Until recently, Kodungallur was considered to be the ancient port of Muziris, described in Greco-Roman texts, such as the ‘Periplus of the Erythrean Sea’ (Casson, 1989), and referred to as Muchiri, in Tamil Sangam poetry. While recent research points towards Pattanam, a place about 9 km upstream from Kodungallur, as a probable contender for the exact location of the ancient port (Cherian et al., 2014), even today, the reputation of Kodungallur as the entry point of multiple religions - Christianity, Judaism and Islam, into the Indian sub-continent from across the seas, is proudly cherished by the people of the locality.
The Cheraman Perumal Mosque in Kodungallur, probably the earliest in India, its architecture providing testimony to the region's syncretic past (Picture: Own)
Among the various temples that dot the town, the one that attracts the most devotees today, almost eponymous with the town, is the Kodungallur Amma temple - dedicated to the Mother Goddess - the Mother of Kodungallur.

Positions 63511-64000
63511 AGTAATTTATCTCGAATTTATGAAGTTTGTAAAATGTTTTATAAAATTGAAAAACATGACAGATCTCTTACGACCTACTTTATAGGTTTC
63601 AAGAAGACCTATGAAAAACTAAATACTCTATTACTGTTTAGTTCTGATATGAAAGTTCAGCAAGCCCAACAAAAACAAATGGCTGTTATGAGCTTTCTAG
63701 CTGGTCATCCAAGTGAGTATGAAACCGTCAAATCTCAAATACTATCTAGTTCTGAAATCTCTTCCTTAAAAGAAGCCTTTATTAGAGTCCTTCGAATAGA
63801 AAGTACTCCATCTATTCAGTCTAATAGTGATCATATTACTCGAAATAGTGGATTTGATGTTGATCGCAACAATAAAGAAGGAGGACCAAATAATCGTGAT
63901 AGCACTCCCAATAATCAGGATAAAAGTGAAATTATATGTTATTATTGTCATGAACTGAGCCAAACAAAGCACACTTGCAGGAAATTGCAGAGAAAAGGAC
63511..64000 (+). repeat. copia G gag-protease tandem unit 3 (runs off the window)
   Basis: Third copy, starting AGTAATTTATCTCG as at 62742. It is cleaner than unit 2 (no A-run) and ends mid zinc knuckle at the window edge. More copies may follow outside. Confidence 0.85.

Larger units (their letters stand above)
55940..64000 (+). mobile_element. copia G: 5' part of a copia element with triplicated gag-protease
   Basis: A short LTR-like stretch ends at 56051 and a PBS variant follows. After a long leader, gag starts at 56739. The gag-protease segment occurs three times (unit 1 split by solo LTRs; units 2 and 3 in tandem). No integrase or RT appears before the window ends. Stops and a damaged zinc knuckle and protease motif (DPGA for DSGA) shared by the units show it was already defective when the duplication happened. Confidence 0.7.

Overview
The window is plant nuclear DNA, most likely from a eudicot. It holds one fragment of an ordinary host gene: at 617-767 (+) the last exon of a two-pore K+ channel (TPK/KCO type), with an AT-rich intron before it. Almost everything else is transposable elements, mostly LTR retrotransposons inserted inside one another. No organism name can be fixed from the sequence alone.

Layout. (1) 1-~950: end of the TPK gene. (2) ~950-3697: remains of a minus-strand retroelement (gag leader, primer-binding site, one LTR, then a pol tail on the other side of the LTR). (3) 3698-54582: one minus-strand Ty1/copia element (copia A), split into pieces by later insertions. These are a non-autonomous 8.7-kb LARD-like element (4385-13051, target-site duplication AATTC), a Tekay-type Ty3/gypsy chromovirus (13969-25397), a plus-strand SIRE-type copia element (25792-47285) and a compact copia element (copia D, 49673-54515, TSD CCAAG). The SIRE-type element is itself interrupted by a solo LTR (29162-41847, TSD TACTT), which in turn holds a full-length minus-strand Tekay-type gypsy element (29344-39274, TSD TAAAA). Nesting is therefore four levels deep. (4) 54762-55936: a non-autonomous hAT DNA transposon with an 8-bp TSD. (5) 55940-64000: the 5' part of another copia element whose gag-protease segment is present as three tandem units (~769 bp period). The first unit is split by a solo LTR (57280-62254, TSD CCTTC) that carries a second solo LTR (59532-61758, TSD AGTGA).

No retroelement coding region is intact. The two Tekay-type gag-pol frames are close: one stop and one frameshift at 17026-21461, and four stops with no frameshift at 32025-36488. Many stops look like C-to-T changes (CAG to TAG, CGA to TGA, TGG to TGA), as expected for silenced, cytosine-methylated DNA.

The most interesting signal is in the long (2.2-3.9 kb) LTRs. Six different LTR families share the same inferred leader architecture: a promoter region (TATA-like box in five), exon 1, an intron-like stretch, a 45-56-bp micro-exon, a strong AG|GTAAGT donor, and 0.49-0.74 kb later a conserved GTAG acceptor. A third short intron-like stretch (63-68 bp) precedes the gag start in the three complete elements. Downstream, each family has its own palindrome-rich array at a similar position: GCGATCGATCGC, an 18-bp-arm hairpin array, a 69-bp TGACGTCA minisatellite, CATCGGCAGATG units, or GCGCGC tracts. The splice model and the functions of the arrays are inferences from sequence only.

The Kodungallur Bhagavathy Temple or Sree Kurumba Kaavu (Picture: Own)
The temple, or ‘kaavu’ (sacred grove), has, in public perception, a kind of notoriety associated with its annual ‘Bharani’ festival - gained from the festival’s rather peculiar rituals. During the Bharani period, devotees in large numbers throng to the temple from distant areas, clad in vivid red, clanging sickles in their hands, singing profane songs. The culminating ‘Kaavu theendal’ ritual of the festival is widely commented on and studied.
The Kaavu Theendal (Source: Wikipedia)
It was this site that the noted local historian, late Dr.N.M. Nampoothiri, former Dean of the Centre for Heritage Studies, Kerala, suggested to this researcher as a pilot. Over the years of 2014/2015, as I started gathering the history and lore related to Kodungallur and the temple from various sources, it was the Bharani rituals that stood out and piqued one’s curiosity the most - with its peculiarity, and yet, its unquestionable popularity that drew faithful crowds.